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Ecology of diseses


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Ecology of diseses

  1. 1. Ecology of diseases Dr. Bhoj R singh, Principal Scientist (VM) I/C Epidemiology; Centre for Animal Disease Research and Diagnosis Indian Veterinary Research Institute, Izatnagar-243122, Bareilly, UP, India. TeleFax +91-581-2302188
  2. 2. Ecology • Ecology (Greek: οἶκος, "house"; -λογία, "study of”) is the scientific study of interactions among organisms and their environment. • Interactions which organisms have with each other (biotic) and with their abiotic environment. • Ecology also deals with the diversity, distribution, amount (biomass), number (popultion) of organisms, as well as competition between them within and among ecosystems.
  3. 3. Disease ecology • The ecology of infectious disease is an important, growing sub-discipline of ecology that combines field studies, epidemiology, molecular approaches, and modeling to understand interactions among wildlife hosts, vectors, and pathogens, and to better forecast risk of disease." (Paul Stapp, from EcoHealth 4:121�124) • The study of the underlying principles that influence the spatio-temporal patterns of diseases. Incidence, spatial distribution, and timing of diseases reflect the interactions of populations with each other. Diseases may be environmental (i.e., caused by things like toxins, cancers, environmental shortages such as famine), or infectious (i.e., caused by pathogens). • The interaction of the behaviour and ecology of hosts with the biology of pathogens, as it relates to the impact of diseases on populations. (Sci-Tech Encyclopedia Online) • The study how hosts and pathogens interact in populations, communities and even entire ecosystems." (Les Real, Emory University) • Disease ecology is interdisciplinary field that necessarily involves the disciplines of microbiology, ecology, genetics, geography, medicine, mathematics and epidemiology to better understand how climate and environment affects the interaction between hosts and pathogens." (Margie Lee, University of Georgia)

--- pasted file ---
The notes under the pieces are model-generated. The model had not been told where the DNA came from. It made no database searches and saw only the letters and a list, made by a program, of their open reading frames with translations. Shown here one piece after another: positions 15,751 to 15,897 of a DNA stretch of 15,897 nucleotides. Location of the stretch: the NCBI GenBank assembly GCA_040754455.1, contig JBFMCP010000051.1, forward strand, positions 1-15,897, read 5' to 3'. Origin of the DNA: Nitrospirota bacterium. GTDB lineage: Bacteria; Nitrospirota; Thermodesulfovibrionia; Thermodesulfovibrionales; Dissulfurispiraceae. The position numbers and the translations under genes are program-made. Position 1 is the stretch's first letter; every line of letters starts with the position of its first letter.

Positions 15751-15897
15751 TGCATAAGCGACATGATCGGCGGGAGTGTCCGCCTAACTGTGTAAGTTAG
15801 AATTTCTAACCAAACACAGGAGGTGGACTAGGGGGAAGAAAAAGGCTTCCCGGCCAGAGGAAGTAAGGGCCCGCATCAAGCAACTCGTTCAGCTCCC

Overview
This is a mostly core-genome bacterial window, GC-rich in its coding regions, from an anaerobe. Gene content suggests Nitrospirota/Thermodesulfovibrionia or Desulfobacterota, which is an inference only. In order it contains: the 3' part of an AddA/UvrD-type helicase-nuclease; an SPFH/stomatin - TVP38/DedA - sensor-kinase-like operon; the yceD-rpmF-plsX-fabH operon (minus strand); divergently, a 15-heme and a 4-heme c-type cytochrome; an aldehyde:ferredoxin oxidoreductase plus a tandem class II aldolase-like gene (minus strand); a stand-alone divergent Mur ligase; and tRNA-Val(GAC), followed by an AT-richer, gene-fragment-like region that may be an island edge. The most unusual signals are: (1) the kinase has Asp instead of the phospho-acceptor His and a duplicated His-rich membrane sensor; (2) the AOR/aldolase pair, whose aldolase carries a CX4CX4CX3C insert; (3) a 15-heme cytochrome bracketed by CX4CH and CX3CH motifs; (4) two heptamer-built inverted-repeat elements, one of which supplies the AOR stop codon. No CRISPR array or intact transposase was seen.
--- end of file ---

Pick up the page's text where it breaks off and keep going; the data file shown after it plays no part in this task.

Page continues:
4. 4. Disease ecology • Many diseases are result of filing to understand ecology of diseases, disturbing the ecosystem without knowing the consequences viz., Plague, Malaria, AIDS, Ebola, West Nile, SARS, Lyme disease and hundreds more. • Any emerging disease in the last 30 or 40 years has come about as a result of encroachment into wild lands and changes in demography, says Peter Daszak, a disease ecologist and the president of EcoHealth. • Sixty percent of emerging infectious diseases that affect humans are zoonotic — they originate in animals. And more than two-thirds of those originate in wildlife.
  5. 5. Objectives • Why do the patterns of disease occur as they do? Conceptual: what variables are important? • To figure out, the ways in which people alter the landscape — with a new farm or road, for example — where the next diseases are likely to spill over into humans and how to spot them when they do emerge, before they can spread. • To study the interaction of the behaviour and ecology of hosts with the biology of pathogens, as it relates to the impact of diseases on populations. • The environmental impact assessment (EIA) • EIA has three main functions: • • to predict problems, • to find ways to avoid them, and • to enhance positive effects.